Joyce Carol Oates
Lecture Date: 5-21-1991
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Interview: Author Joyce Carol Oates is introduced by John Eadie and Leonora Smith. Oates lectures on the life of a writer as well as her life in Michigan. She relates how moving from the country to Detroit changed her both as a person and as a writer and how her environment affected her literature. Oates also describes the relationship between the city and some of her stories and then addresses what she deems the mystery of writing and of words. Oates expounds on the power of language which makes reality more satisfying by making it into legend. The author discusses the mystery and excitement of being a writer. She explains several theories on the genesis of art. One is that the root of creativity is playfulness and another is rebellion. Many great authors, such as Hemingway, defined themselves by their rebellion. As a woman author writing before women's liberation, Oates was forced to rebel in order to produce truly creative works. Oates states that a third source of creativity is the desire to memorialize the past. Writing as a completion of the soul is one last theory of creativity that Oates presents. She believes that there is a pattern to writing that can be seen best at the end of the career. The author returns to the subject of imagination and playfulness in regards to creativity and skims over several aspects of writing and being a writer. Oates relates an anecdote about a gathering of intellectuals that she was invited to by the Gorbachevs. She goes on to discuss her personal life and its relation to her writing. Oates addresses the issues of violence in her writing and feminism. She finishes the lecture by explaining her work with Martin Scorsese on a film adapted from one of her books.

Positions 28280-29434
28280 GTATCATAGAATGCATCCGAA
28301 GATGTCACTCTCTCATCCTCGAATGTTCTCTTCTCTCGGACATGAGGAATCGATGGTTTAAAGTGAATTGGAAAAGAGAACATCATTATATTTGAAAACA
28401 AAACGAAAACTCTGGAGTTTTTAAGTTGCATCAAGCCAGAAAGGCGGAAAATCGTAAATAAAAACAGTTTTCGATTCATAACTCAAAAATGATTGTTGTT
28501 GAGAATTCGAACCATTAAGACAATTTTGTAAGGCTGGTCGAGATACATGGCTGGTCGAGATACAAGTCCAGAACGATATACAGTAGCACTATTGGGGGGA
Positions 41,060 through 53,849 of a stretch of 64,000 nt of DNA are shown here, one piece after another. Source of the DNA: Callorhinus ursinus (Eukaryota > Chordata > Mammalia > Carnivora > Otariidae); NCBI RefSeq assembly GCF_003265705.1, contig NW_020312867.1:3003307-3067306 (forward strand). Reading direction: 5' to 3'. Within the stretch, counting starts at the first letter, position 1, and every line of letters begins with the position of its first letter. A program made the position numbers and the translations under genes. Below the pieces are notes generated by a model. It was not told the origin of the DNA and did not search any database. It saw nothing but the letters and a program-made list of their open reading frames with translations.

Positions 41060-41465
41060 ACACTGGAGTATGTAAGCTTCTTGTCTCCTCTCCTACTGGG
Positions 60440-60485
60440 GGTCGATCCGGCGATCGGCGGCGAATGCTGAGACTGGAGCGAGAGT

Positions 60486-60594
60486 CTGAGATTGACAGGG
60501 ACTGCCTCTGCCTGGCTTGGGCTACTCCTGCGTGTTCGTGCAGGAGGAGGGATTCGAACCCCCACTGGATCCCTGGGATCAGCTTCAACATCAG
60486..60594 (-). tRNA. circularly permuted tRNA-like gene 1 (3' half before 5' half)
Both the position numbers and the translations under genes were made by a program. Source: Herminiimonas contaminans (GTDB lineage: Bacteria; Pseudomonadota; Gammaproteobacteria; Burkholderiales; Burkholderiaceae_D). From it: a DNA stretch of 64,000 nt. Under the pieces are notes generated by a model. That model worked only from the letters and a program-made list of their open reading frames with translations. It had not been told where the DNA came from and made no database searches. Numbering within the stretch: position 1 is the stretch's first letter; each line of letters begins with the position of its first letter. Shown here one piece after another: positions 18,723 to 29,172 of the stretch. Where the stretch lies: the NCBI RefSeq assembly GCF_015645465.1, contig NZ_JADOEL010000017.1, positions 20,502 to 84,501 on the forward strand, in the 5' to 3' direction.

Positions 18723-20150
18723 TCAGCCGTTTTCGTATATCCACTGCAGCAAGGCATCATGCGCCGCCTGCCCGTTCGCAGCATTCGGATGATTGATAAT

Biography: Joyce Carol Oates (1938- ) is an American author who taught English at the University of Detroit and the University of Windsor, Ontario and has been affiliated with Princeton University since 1978. Oates writes about contemporary American life, which she sees as often defined by violence. She is particularly concerned with the connection between violence and love. Her characters are mainly ordinary, inarticulate people who sublimate the terrible things that happen to them. An extraordinarily prolific writer, Oates has published dozens of novels and numerous short stories, including Cybele (1979), Solstice (1985), and Heat (1991).